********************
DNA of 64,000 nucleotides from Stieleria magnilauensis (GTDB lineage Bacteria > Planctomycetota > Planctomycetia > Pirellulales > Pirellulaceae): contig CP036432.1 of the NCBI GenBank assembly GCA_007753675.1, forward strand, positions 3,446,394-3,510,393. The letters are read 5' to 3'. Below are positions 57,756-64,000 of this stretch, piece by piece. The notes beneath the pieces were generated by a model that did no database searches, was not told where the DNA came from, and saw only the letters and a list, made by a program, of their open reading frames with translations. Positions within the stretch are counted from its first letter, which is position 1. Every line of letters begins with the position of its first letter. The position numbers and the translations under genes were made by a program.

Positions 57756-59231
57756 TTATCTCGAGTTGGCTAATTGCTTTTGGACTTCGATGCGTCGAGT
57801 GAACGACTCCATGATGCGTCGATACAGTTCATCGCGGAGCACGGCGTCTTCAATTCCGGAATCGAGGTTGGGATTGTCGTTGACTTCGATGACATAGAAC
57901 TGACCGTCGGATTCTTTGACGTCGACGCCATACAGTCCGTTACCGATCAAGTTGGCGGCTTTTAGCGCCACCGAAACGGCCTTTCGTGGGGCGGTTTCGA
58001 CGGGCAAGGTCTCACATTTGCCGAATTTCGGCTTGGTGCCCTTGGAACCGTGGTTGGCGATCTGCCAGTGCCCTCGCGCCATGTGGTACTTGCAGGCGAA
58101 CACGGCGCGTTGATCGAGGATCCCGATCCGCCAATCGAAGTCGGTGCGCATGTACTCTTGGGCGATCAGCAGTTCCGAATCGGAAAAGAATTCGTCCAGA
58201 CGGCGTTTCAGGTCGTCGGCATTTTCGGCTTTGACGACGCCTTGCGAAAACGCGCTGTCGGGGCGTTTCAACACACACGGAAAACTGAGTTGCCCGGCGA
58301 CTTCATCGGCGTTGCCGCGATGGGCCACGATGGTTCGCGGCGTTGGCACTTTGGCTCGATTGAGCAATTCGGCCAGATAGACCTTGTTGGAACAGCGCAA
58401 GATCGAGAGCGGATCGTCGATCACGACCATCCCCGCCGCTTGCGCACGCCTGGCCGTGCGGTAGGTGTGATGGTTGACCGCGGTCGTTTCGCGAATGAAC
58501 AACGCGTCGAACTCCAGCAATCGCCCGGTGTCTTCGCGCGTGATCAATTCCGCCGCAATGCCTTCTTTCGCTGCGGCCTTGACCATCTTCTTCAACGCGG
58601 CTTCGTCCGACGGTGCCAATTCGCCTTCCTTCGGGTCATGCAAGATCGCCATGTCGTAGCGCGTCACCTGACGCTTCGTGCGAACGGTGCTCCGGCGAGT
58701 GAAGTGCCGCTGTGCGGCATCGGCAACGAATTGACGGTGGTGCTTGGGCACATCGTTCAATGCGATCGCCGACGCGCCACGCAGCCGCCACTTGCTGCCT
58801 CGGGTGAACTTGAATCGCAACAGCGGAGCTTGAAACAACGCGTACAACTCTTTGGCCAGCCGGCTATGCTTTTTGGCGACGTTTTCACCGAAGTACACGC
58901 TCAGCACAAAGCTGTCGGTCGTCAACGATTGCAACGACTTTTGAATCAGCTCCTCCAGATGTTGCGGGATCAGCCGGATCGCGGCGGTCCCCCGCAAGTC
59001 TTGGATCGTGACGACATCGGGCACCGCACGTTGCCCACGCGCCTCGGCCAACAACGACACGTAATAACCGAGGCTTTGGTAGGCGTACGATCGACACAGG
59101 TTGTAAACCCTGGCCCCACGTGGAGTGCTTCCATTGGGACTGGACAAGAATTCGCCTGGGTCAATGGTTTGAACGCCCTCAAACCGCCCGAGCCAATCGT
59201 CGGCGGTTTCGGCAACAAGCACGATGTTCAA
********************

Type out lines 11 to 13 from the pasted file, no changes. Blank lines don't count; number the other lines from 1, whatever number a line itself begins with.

58501 AACGCGTCGAACTCCAGCAATCGCCCGGTGTCTTCGCGCGTGATCAATTCCGCCGCAATGCCTTCTTTCGCTGCGGCCTTGACCATCTTCTTCAACGCGG
58601 CTTCGTCCGACGGTGCCAATTCGCCTTCCTTCGGGTCATGCAAGATCGCCATGTCGTAGCGCGTCACCTGACGCTTCGTGCGAACGGTGCTCCGGCGAGT
58701 GAAGTGCCGCTGTGCGGCATCGGCAACGAATTGACGGTGGTGCTTGGGCACATCGTTCAATGCGATCGCCGACGCGCCACGCAGCCGCCACTTGCTGCCT